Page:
New plan aims to strengthen the evolving Woodlawn community

Community development that encourages revitalization while discouraging displacement is boosted by the Apostolic Church of God’s New Woodlawn Central Master Plan, a redevelopment scheme commissioned and built around guiding principles that oppose traditional gentrification and problematic.

“There is no way to contain our excitement about how we view the future of Woodlawn,” said Dr. Byron T. Brazier, pastor of the Apostolic Church of God. “When commissioning and drafting this plan, we took into account every nook and cranny and every possible path to lasting greatness. We thought about what it takes to prevent the uprooting of the people who belong here, who have been here for a long time invested in community building.

Located at 6320 South Dorchester in historic Woodlawn, the Apostolic Church of God was launched in 1932. Dr Brazier has since 2008 served as pastor of the 20,000 member congregation, which was previously led by his father, pastor and activist. , Bishop Arthur Brazier, for 48 years.

The iconic history of Woodlawn is a staple of the city’s famous South Side. Among its highly rated residents are playwright Lorraine Hansberry, Illinois poet laureate Gwendolyn Brooks, Olympic gold medalist Jesse Owens and many more. It is also home to parts of the renowned University of Chicago campus and the future Obama Presidential Center.

While the region is also rich in history and assets, it has also had its share of social and economic hardships in recent times, including dramatic demographic changes. Without balancing intervention, these changes can threaten its economically marginalized residents.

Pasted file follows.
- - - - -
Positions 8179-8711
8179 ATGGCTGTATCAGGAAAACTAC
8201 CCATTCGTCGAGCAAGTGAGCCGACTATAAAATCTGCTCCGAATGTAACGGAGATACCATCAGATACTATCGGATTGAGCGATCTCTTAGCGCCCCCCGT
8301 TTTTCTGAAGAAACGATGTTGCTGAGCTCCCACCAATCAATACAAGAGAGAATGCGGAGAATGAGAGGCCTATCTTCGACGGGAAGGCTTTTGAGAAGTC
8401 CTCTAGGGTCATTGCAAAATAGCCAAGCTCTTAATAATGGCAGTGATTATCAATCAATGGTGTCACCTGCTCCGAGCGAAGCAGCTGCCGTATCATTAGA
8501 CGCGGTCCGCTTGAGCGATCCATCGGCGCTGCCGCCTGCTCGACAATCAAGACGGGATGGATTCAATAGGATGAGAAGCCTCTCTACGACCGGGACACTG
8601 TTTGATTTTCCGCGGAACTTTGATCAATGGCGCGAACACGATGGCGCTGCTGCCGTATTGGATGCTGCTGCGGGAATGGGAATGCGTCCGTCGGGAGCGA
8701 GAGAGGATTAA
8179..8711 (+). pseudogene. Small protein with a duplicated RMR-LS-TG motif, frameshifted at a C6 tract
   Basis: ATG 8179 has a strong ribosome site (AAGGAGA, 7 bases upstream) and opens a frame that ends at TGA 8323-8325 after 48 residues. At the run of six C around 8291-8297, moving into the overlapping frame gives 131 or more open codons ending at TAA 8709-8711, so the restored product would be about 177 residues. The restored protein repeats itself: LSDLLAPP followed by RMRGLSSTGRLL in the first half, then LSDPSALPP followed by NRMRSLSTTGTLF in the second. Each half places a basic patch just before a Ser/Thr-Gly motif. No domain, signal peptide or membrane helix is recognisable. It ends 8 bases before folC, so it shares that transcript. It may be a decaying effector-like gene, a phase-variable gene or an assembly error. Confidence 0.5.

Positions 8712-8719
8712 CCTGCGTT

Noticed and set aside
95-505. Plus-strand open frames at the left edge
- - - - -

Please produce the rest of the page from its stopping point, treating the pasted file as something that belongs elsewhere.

Woodlawn Central’s master plan has the potential to counteract these dangers. The highlights of the multidimensional plan focus on hyperconnectivity, pedestrian accessibility, improving public transportation, preserving and promoting the neighborhood’s existing assets, introducing new technologies and sustainable infrastructure.

“The Apostolic Church has a long-standing, celebrated and historic connection with the community of Woodlawn,” said Dr. Brazier. “Our strong cultural ties and our passion for the region are central assets and are at the heart of our project. We have the firm intention of contributing to the growth and evolution of the neighborhood. It is also our home and we consider it with passion.

Woodlawn is also the focus of the City of Chicago, through its Planning and Housing Department, for revitalization and reinvestment, with a particular focus on the Obama Center Project and the University of Chicago. The city adopted the Chicago Plan Commission’s Woodlawn Plan Consolidation report last year in May. The plan is an amalgamation of various community plans created by nonprofits, neighborhood groups and other parties for the community of Woodlawn.

James C. Tibbs